Fabulous Frugal Finds

Look Debt In The Eye {#MyMoneyVision}

Here’s the thing. When I say I don’t have time for a run, I know darn well if I really wanted to find the time to run – I would. When I say I’d love to read more but there just isn’t the opportunity to do so, I know that if I dedicated time to it, I could find ways to pick up a book while at my kid’s activities (a half hour here or there). I know this because I’ve made that change and am currently reading Stephen King’s newest novel. The running still hasn’t happened. We can’t change what we don’t acknowledge (yes, that’s a Dr.Phil-ism) and when it comes to debt, it’s a big black hole for some people who may feel overwhelmed. Out of sight, out of mind – throw the minimum payment in the black hole of debt and we don’t have to deal with it, right?

Capital One Canada and Credit Canada Debt Solutions have partnered for the 13th year in a row to bring Credit Education Week (Nov 12 -15, 2019) to life across Canada. This year’s theme is #MyMoneyVision and is designed to help Canadians open up about their financial struggles and to envision and take steps towards a healthier financial future.

November is financial literacy month, and serves as a reminder to build a positive relationship with your money and face your financial fears. For some of us, it’s an opportunity to set realistic financial goals that we can stick to.

A recent survey by Capital One Canada and Credit Canada reveals some positive results about Canadians and how we manage debt – six in 10 Canadians (57 per cent) are meeting their debt reduction goals this year. The most popular financial goals in Canada are: #1 Paying off monthly credit card debt (26 per cent) and #2 Saving a percentage of their monthly income (19 per cent).

I’m sure many of us share these same goals and work to tackle them every month, but the survey also revealed that we need to be more open about our worries. In fact, 57 per cent of people said they felt overwhelmed and stuck with their financial situation, and 49 per cent said they felt isolated and alone with their financial woes. We know that in any situation, suffering in silence just makes the cycle continue.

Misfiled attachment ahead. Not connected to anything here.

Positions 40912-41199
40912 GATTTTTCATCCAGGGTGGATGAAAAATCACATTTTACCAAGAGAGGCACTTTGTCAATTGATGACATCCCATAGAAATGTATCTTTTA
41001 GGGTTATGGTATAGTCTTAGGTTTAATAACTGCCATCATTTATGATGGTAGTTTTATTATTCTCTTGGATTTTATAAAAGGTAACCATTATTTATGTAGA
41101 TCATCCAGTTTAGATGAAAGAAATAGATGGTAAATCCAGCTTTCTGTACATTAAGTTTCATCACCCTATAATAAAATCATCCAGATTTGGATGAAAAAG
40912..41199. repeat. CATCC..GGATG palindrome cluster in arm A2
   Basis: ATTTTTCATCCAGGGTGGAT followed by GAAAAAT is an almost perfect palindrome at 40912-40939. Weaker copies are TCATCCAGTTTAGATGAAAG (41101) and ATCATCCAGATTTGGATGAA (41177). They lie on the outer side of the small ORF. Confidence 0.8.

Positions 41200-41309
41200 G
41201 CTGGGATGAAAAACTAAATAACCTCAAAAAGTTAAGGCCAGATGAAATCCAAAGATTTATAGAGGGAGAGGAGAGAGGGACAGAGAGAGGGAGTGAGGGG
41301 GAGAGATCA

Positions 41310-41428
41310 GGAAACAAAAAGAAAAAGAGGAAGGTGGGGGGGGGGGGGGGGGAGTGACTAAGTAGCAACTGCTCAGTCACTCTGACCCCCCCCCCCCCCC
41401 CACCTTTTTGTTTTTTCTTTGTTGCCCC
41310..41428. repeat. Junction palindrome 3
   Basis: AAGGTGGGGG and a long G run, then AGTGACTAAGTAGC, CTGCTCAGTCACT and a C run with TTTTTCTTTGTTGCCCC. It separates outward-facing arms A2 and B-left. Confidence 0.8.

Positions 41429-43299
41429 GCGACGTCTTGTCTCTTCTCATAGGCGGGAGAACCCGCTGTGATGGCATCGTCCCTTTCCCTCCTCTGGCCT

Debt sometimes carries a stigma and the first step to eliminating that stigma is to talk about it. Fifty-one per cent of Canadians surveyed said they dread opening bills (curiously, I had to wonder… does anyone actually enjoy opening a bill!?)

My advice is to begin by opening up to someone about your finances, whether that be with your spouse, a parent, a best friend or someone else you’re close to in your life. Discussing it with a loved one can be helpful so you have someone to be a sounding board and who can offer their own tips and advice and keep you accountable to your goals.

My money vision began with a wakeup call I had this summer. With kids going into grades 10, six and three, it slowly dawned on me how short the time was between my son starting tenth grade and the start of his post-secondary education. Suddenly, the RESPs we’ve dutifully contributed to yearly have become real. They’re not just a “someday” fund for when our kids grow up and go off to university. That “someday” is now on my doorstep and I have to admit…I freaked out a bit about it!

While I’ve already established good financial habits like paying off our credit card debt monthly and being frugal with my grocery shopping, I knew there were plenty of other opportunities to start saving a little bit more and spending less. Capital One suggests you track your spending and identify areas to cut costs on an ongoing basis, and it’s advice I apply often in my own financial life. It’s easy to start off strong sticking to a budget, and then fall off during tempting moments, like the holiday shopping season.

For example, restaurant meals and take-out are a big expense monthly that I use as my “treat yourself” excuse, but I was being more generous with that than I needed to be. I’m reigning that in now! My husband and I have discussed it and we’re going to remind each other of that money-saving promise when either of us suggests taco Tuesday or a quick drink and appetizers at the local pub.I contribute to RESPs at the end of the year once I’ve established how much savings I accumulated through the year (being self-employed means that varies annually). This year, instead of letting my own saving habits dictate how much I contribute, I’m instead making a solid dollar amount commitment to use for RESPs in December. It’s up to me to figure out how to replace those savings if they dip.